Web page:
By Annika McGinnis January 15, 2020

On the shores of Lake Victoria, southeastern Uganda, a Norwegian timber plantation sells carbon credits on the international carbon market as part of the global effort to fight climate change. Climate finance was designed to bring money and development to the local communities that host such major tree-growing projects. But in the case of Bukaleba Forest Reserve, four communities that have lived on the land for generations are struggling to survive.

This InfoNile.org story by Annika McGinnis was supported with funding from the Pulitzer Center and IHE Delft Global Partnership for Water and Development.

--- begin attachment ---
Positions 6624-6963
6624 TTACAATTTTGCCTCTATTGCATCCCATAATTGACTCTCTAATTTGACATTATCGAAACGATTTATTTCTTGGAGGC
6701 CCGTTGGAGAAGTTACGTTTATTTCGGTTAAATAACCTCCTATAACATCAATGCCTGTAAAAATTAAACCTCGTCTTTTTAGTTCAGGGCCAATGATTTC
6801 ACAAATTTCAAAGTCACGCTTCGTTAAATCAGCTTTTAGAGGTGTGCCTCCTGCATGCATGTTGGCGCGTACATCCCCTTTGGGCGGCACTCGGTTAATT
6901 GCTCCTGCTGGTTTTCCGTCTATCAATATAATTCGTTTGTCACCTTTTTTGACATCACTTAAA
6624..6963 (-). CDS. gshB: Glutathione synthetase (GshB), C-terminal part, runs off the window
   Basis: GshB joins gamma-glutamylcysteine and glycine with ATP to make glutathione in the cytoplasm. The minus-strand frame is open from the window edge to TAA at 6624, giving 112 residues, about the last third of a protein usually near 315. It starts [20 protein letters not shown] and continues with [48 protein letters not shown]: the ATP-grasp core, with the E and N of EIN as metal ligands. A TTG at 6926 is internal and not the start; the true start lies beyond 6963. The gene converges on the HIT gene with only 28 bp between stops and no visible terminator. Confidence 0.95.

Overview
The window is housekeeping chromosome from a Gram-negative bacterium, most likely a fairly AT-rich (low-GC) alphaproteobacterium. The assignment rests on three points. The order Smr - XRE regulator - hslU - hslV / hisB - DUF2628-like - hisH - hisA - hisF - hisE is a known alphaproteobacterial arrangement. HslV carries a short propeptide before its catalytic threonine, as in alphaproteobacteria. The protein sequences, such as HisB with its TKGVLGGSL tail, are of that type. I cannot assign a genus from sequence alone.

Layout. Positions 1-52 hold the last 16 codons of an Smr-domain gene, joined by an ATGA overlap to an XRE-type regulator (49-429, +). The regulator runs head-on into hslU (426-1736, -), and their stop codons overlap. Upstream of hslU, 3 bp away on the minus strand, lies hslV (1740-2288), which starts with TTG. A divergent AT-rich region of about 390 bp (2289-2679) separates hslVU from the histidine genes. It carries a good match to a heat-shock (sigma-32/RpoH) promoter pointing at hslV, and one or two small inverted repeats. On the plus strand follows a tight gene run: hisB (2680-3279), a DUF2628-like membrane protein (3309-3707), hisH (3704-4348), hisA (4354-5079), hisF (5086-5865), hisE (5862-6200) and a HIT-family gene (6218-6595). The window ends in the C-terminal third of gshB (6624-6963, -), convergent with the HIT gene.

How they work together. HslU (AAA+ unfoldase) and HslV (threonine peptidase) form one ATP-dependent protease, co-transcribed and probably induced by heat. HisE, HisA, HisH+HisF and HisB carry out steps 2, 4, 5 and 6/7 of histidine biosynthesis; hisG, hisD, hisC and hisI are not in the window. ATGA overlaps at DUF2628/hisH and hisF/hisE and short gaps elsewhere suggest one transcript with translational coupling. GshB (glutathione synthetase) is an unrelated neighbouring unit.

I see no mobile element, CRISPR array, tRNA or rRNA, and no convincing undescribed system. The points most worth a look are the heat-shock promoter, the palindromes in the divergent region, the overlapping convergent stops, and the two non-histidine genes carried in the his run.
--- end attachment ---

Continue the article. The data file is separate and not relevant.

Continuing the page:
Water Journalists Africa

Legitimately registered in Uganda, Water Journalists Africa was established in 2011 in Cape Town, South Africa with support from the UN-Water Decade Programme on Advocacy and Communication.

Water Journalists Africa has since 2011, partnered with various international and Africa based organizations such as the UN-Water, The Water Channel, Water Integrity Network, 2030 Water Resources Group and UNESCO-IHE among several others to enhance reporting on Integrated Water Resources Management in Africa and promote interaction among African Journalists who report on water.

Some 700 journalists from 50 African countries to date are members of this network making it certainly the largest media network on the continent.

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